February 6th, 2011
Abstract: Platelet-rich plasma (PRP) is an autologous blood-derived product with an increased concentration of platelets in plasma, which are used to deliver supraphysiological levels of growth factors. Platelet-rich plasma has been used in many fields, including oral, maxillofacial, and plastic surgery. Its use in sports medicine has been increasing after recent evidence and media publicity suggest that it may augment the treatment of muscle strains, as well as tendon and ligament healing. Basic science and animal studies show promising results, but high-level clinical trials have yet to prove its efficacy. With increasing media coverage on the use of PRP in athletes, it is paramount that orthopedic surgeons and sports medicine physicians understand the various methods of preparation and administration, potential clinical applications, and available clinical results to best counsel patients on its advantages and disadvantages.
There remains limited evidence for or against the clinical efficacy of PRP therapy. Continued research is needed to establish the potential clinical uses and biological effects of PRP and to assess whether PRP is more effective than conventional approaches in the treatment of sports injuries. Whether the established molecular and cellular effects of PRP on human tendon cells and chondrocytes translate to a clinical benefit remains to be determined. Furthermore, due to qualitative differences in methods of preparation, it is difficult to generalize results of clinical studies without an in-depth understanding of the specific method of preparation and administration, and if these factors affect the outcome of PRP use. Although PRP may provide an alternative to surgical intervention for many common orthopedic sports injuries, more evidence is needed to confirm preliminary results and validate its efficacy to support its current widespread use. Until then, its clinical use should be approached cautiously with appropriate indications.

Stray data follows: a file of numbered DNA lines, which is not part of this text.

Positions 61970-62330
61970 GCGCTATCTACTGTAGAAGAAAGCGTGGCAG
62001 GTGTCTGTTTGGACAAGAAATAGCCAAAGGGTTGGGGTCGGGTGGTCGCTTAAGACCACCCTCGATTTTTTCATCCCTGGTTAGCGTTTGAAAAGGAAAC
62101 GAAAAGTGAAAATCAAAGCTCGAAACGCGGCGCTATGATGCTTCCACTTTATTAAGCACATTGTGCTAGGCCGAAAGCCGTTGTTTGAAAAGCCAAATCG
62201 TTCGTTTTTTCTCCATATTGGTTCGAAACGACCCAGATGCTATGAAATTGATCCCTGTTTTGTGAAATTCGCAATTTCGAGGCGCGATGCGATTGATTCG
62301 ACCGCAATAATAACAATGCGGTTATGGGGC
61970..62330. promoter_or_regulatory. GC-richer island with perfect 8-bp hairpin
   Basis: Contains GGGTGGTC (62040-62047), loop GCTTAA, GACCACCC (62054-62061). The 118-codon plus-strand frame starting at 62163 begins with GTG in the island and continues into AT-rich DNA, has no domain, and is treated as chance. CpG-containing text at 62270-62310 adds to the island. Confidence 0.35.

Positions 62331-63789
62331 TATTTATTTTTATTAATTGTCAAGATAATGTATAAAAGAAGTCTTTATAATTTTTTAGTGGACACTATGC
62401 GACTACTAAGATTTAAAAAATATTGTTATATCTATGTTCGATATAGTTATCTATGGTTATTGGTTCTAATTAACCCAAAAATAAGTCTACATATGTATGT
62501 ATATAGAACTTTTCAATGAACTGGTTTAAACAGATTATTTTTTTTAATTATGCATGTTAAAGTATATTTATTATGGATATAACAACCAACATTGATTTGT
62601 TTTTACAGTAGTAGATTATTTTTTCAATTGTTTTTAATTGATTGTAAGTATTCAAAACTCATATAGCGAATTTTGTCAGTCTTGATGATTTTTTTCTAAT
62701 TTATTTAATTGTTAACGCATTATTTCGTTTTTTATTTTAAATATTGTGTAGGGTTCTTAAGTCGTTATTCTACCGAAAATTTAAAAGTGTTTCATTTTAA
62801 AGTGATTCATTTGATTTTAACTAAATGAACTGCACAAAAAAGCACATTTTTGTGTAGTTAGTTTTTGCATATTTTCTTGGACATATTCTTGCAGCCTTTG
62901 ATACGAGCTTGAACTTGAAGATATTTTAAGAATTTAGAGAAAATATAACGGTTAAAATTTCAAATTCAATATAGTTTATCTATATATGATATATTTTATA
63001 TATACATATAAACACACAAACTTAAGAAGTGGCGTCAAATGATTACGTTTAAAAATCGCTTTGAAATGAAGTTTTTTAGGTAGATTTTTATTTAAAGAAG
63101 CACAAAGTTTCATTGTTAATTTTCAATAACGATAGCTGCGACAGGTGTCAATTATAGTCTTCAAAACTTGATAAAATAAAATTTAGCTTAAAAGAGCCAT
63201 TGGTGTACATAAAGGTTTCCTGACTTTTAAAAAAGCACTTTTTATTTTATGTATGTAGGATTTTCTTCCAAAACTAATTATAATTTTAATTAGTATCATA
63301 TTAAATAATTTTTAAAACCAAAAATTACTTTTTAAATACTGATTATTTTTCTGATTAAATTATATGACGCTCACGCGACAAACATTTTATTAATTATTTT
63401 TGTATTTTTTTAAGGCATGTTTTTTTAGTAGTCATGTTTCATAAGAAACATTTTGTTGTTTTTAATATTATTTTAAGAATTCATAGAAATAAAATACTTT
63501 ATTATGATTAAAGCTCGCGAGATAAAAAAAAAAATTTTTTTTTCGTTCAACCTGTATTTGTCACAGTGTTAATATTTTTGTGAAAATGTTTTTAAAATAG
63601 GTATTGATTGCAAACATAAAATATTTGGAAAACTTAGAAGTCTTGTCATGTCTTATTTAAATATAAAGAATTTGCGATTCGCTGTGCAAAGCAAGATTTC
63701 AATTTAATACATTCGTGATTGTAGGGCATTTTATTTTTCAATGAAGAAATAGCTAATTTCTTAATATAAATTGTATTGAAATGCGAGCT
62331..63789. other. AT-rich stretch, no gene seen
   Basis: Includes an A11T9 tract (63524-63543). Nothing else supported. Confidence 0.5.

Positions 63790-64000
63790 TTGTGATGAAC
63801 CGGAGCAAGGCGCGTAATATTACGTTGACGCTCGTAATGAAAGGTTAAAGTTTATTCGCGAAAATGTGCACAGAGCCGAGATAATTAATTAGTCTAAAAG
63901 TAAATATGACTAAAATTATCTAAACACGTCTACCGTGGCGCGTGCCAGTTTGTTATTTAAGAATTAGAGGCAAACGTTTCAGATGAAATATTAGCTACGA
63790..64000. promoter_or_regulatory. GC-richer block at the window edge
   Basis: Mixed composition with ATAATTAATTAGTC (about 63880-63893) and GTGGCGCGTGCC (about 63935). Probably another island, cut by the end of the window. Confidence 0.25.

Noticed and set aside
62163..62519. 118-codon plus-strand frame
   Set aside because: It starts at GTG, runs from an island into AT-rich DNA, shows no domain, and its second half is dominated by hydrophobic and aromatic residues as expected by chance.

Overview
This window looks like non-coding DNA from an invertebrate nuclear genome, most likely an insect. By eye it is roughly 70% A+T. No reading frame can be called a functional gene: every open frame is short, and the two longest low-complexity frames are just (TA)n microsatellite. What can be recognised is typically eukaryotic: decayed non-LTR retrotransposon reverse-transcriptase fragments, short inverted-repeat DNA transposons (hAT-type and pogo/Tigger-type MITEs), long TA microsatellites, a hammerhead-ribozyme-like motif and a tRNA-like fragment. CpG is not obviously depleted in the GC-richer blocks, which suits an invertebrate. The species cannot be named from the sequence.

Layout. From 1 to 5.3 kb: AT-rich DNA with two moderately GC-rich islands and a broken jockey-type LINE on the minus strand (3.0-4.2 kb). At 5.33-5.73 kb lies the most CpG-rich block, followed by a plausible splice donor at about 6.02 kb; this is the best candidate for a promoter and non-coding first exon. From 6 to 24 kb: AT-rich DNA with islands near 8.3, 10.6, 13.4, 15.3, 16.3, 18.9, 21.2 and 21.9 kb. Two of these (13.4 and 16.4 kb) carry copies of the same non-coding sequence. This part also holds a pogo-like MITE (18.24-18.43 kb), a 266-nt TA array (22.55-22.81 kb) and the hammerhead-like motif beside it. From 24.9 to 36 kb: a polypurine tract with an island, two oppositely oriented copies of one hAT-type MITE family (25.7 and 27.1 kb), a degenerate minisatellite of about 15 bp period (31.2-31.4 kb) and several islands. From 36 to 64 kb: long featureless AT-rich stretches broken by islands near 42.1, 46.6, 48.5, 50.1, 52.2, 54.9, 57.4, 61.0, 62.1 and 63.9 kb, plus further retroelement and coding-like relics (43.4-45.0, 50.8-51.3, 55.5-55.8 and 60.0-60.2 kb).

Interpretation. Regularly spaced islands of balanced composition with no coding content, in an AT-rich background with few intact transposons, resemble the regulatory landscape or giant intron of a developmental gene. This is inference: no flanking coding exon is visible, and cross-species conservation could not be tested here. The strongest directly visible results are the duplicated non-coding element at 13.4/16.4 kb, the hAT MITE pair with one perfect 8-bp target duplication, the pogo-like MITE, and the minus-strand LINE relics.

February 6th, 2011
Abstract: Background Fluoroscopically guided intra-articular (FGIA) anesthetic hip joint injections have been used to determine whether the hip joint is the source of a patient’s hip pain. However, there have been no reports documenting the efficacy of their use for defining the pain referral patterns (PRPs) of patients with labral tears. The aim of this study was to determine the PRPs of patients with labral tears and evaluate a new pain “circle” diagram (PCD) developed for this analysis. Methods Fifty-two patients were evaluated at our institution who had: 1) a preoperative FGIA anesthetic hip joint injection; 2) completed our PCD and a visual analog pain scale pre- and postinjection; 3) significant (≥ 80%) pain reduction after their FGIA injection; and 4) a labral tear and minimal (≤ grade II) degenerative joint disease, as documented by hip arthroscopy. The PCD had circles in which patients put an “X” in to indicate pain in the following locations: anterior superior spine, lateral peritrochanteric area, central groin, symphysis pubis, proximal inner thigh, anterior thigh, posterior iliac crest, sacroiliac joint, sciatic notch, and ischial tuberosity. Results Based on the percentage of patients with significant (≥ 80%) pain reduction after administration of FGIA, 2 areas demonstrated substantially more and consistent presence of pain, which improved after injection. These were the central groin (P < 0.001) and the lateral peritrochanteric area (P = 0.02). Conclusion The most common locations of pain were the central groin and the lateral peritrochanteric area. The least common were the ischial tuberosity and the anterior thigh, which are 2 areas often associated with osteoarthritis of the hip. The use of the PCD combined with an FGIA anesthetic injection may help physicians reconcile the expectations of those patients with labral tears who believe that hip arthroscopy will treat their multiple areas of “hip” pain.